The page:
Authors: Susanna Sonnenberg
More Praise for She Matters
is a dark and intriguing piece of writing.Â .Â .Â . RewardingÂ .Â .Â .richÂ .Â .Â . [Sonnenberg's] honesty has helped and will help me be more honest with myself within (and in regard to) friendships.”
San Francisco Chronicle
“Susanna Sonnenberg's book reminds us how profoundly we're affected by our friendships.Â .Â .Â . You'll want to share this with, yes, a friend.”
“Sonnenberg is a beautiful writer.Â .Â .Â . In this gallery of friendships, the portrait of each woman is so well drawn we grasp its significance and savor the intimacy.”
New York Daily News
“[Sonnenberg's] vivid prose is confessional and precise.Â .Â .Â . Sonnenberg's intensity might be rough on friendships, but it makes for charged storytelling.”
The Dallas Morning News
“These are the stories of real women. Sonnenberg's hard-core honesty, sharp detail, and lovely prose make this a collection worth passing on to a friend.”
Minneapolis Star Tribune
is a cause for celebration.Â .Â .Â .The book's honesty, eloquence, laugh-out-loud humor, finely wrought prose, and magnificent scope will keep readers eagerly turning the pages.Â .Â .Â . For readers who welcome a complex perspective beautifully rendered in writing, this book is not to be missed.”
“It is one thing to talk about the value and importance of friendships between women and another thing entirely to offer up one's own friendshipsâthe successes, the failures, the warmth, and the wrongdoingâby way of example and exploration. To do the latter requires guts, candor, and a willingness to expose one's own weaknesses and mistakes. Sonnenberg rises to the challenge beautifully and with remarkable grace in
âRebecca Joines Schinsky,
“Sonnenberg brings her considerable talent, unflinching eye, and electrifying prose to the topic of female friendship.”
“Rarely does someone write a book about friendship between women that women can relate to the way they can relate to Sonnenberg's
“With heartrending precision, Sonnenberg offers an eloquent narrative that not only exposes but embraces the fraught nature of women's relationships with each other.”
“Sonnenberg's strikingly honest depictions of tumultuous female alliances and confessions about friendships are both moving and relatable; her depth of reflection and incandescent prose mark this exceptional memoir as a must-read to share among friends.”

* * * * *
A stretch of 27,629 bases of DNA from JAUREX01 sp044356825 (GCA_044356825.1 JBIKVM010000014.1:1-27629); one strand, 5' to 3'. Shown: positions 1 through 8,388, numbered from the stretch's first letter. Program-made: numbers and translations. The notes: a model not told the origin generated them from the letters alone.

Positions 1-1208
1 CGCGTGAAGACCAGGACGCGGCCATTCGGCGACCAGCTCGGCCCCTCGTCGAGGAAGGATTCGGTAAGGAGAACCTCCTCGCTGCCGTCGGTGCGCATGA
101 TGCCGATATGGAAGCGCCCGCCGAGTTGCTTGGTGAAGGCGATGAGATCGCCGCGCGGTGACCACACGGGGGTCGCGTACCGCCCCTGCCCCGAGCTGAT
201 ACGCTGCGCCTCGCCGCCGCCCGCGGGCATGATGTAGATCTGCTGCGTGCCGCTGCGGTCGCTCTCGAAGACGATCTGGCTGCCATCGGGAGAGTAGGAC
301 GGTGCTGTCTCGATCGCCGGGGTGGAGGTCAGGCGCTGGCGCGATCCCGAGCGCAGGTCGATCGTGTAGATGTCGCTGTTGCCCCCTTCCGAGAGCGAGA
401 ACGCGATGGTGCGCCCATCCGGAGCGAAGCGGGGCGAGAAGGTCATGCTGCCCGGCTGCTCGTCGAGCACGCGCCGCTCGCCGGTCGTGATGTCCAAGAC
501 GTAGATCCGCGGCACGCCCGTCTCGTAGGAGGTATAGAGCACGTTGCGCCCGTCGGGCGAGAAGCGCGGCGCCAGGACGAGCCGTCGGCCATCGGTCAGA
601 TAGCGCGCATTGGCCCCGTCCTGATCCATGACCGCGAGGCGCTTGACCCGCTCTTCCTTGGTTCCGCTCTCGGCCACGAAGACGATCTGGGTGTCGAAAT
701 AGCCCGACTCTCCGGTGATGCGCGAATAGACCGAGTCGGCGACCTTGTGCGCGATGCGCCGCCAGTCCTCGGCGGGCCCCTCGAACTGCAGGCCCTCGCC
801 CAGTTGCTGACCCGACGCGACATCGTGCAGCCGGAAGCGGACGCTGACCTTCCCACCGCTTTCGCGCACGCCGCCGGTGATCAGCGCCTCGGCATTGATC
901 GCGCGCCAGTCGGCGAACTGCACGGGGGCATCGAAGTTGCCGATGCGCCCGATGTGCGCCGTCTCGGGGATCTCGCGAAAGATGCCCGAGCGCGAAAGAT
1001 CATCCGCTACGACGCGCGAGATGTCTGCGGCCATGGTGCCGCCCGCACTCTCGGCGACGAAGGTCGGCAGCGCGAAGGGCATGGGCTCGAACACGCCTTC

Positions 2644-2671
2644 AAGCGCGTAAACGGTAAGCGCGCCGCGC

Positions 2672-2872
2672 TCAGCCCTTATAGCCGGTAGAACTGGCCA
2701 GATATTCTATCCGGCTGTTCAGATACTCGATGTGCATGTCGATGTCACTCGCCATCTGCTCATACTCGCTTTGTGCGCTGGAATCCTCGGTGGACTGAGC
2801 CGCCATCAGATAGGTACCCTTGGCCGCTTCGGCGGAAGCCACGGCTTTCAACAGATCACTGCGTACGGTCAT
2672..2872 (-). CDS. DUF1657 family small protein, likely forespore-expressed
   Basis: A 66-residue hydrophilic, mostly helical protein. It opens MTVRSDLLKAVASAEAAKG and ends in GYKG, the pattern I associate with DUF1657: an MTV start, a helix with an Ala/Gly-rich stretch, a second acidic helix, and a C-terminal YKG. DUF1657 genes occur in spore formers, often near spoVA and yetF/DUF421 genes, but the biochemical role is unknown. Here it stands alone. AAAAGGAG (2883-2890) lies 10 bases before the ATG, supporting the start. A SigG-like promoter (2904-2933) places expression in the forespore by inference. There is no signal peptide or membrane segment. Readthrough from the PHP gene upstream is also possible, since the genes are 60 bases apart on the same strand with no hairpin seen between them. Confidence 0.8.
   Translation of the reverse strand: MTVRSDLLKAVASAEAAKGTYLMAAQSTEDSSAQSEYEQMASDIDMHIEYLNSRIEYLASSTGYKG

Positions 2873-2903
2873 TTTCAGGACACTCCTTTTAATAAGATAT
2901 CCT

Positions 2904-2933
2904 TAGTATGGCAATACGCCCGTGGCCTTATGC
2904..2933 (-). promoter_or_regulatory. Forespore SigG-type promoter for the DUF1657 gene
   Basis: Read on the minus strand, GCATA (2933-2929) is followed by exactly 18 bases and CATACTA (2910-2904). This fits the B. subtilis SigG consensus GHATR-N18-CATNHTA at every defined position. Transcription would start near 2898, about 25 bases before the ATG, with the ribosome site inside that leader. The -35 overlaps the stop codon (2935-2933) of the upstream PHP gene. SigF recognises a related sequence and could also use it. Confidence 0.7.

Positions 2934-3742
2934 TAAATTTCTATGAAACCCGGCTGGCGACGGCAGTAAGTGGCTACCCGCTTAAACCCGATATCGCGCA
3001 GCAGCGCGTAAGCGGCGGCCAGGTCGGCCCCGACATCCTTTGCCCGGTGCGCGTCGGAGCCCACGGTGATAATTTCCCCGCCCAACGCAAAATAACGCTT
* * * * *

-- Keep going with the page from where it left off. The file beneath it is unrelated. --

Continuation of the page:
“In her stunning second memoir, a collection of linked essays, Sonnenberg finds universal truths in her experiences of female friendship.”
is both a remembrance of vital friendships as well as a deeply absorbing portrait of the author herself.Â .Â .Â . There are beautiful moments documented here.Â .Â .Â . A deeply affecting ode to the ones who got away.”
The Daily Beast
lingers with you, inviting you to construct a patchwork quilt of your own life and salute the many women who helped you along the way.”
The New York Times Book Review
“Sonnenberg is a gifted literary stylist with a stunning ability to write sentences that read like beautiful traps.Â .Â .Â .
artfully reveals the depth and gravity of love between women as they make sense of the changing and often treacherous emotional and logistical terrain of their forward-moving lives.”
The Boston Globe
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for Saidee Brown
for Carole Van Wieck
atricia will be late. As I think this, with a tolerant fondness, she texts that she'll be late. It doesn't bother me. I've known her eighteen years, and she confirms herself, the deeply known friend, which reminds me of love in its greatest warmths, its common comfort. I haven't seen her in months. After her father died a few years ago, she left Missoula with her family, took a job two hours away. Our e-mail is sporadic and bright, not more than that. We have our work, our teenagers, family health concerns, et cetera. None of these intersects anymore. She comes to town once in a while, stays with her mother, and sometimes, last minute, we squeeze in a lunch. Otherwise, our correspondence has lapsed into late-delivered major news.
My father has died in New York where I grew up, and I've been dazed for months, home in Missoula, yet not home. I hunger all the time and nothing answers me. Absence the new habit, I am shedding people, no longer sure how to show interest, how to let friends care; but I need care, and Patricia's has always been keen, persuasive. With her sweet intention she might make me visible again. Was she coming to town soon, I e-mailed. She was, and guess what! “We're moving back!” A flicker of gladness. We made a date, but her weekend changed. We had to postpone. That used to make me crazy.
Patricia pulls into the metered spot as I am passing it on the